That’s how one environmentalist in Detroit described the proposed fusing of Canadian Pacific and Kansas City Southern into what some have called a “NAFTA super railway.” The merged company would create an attractive new option to move Canadian tar-sands oil to U.S. refineries on the Gulf of Mexico.
It would be the latest example of consolidation in an industry that went from 40 separate Class 1 railroads in 1980 to just seven today.
Two excellent recent pieces in the American Prospect go into the implications of further consolidation, and what it means for supply chains. What I examined in my piece is what effect the Canadian Pacific-Kansas City Southern would have on oil shipments.
The fight against Keystone XL was aimed at limiting shipments of the uniquely carbon-intensive oil produced in Alberta. Biden axed the project for those reasons. But that didn't stop the flow of tar sands oil into the U.S.
Actually, two other pipelines quietly took Keystone's place. One was Line 3, which environmentalists fought hard to stop. The other was the Capline pipeline, in which Marathon reversed the flow to go southward.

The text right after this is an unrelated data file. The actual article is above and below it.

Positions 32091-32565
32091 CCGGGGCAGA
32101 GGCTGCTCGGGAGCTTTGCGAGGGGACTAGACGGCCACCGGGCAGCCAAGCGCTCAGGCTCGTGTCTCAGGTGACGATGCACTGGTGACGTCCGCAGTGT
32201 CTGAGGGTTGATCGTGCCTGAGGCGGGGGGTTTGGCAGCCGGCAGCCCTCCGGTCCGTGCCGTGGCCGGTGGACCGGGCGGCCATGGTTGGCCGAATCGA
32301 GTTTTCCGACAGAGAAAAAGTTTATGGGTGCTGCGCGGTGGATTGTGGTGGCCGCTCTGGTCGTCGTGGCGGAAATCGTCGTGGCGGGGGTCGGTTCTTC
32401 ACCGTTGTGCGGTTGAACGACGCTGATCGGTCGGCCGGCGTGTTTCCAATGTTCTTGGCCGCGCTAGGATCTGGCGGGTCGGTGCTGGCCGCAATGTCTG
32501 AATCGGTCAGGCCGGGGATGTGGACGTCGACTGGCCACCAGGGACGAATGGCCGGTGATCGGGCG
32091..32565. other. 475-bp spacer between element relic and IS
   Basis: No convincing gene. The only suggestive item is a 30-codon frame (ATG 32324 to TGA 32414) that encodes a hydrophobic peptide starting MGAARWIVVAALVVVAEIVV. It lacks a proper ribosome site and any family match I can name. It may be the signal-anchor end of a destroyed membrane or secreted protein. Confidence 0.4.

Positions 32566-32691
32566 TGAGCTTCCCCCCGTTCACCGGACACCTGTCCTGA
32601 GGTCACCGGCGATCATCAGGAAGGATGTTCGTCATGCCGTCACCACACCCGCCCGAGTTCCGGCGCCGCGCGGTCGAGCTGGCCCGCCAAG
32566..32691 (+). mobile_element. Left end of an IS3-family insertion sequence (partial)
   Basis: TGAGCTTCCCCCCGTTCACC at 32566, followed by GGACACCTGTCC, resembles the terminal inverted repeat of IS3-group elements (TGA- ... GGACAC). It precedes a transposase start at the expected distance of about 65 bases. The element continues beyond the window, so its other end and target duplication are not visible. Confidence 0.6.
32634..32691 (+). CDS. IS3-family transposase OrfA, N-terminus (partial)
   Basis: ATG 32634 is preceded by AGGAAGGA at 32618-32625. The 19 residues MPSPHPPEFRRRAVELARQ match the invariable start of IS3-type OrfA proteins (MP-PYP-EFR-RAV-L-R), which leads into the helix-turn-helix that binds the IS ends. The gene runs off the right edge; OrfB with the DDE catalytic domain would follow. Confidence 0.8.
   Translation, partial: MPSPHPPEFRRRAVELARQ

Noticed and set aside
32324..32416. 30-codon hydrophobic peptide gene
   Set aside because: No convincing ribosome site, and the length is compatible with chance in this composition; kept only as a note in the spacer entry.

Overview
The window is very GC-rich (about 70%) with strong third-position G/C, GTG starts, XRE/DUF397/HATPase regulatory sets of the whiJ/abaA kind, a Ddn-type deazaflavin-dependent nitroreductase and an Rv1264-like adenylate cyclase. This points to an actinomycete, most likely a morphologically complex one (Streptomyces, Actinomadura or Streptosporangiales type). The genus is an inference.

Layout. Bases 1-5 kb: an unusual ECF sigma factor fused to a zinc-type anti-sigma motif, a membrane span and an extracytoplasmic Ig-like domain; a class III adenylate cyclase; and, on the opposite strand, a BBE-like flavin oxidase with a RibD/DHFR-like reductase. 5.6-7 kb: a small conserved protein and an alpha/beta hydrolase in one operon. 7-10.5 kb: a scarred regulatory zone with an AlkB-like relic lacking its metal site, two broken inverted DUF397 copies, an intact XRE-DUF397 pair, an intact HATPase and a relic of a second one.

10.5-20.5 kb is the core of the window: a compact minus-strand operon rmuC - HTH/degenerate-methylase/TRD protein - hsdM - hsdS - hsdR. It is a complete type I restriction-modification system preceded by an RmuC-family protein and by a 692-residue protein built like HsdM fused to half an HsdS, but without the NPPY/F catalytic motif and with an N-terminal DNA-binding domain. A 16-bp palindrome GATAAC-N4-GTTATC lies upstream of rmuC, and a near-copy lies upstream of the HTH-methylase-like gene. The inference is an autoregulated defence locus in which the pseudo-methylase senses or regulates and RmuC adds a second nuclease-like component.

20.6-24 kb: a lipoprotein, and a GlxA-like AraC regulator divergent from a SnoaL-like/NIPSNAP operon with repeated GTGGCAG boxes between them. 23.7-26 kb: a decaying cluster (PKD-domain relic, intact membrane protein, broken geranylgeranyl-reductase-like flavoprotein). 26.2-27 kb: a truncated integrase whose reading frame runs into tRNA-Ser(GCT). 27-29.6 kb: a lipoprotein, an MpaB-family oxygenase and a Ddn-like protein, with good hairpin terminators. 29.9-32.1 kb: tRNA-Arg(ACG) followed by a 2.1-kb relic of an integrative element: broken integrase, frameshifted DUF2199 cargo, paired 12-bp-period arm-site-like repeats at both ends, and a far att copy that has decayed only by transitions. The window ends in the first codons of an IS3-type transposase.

As a result, crude-by-rail shipments from Canada peaked in 2019 and ticked downward since.
Shipping oil by rail is virtually always more expensive than using a pipeline. But a new singular route where shippers wouldn't need to pay fees to different railroads could make rail cheaper -- offering a more attractive back-up option to oil producers, analysts told me.
If new pipelines fail to be built, or existing pipelines are shut down (or disrupted by activists), that option will become even more valuable to the industry.
While it may not lead to a big uptick in crude shipments overall, it will mean more oil shipments via certain regions. That's a terrifying prospect to many people. At best, it means miles-long freight trains halting commuters. At worst, it could mean a repeat of "bomb train" accidents that are shockingly common.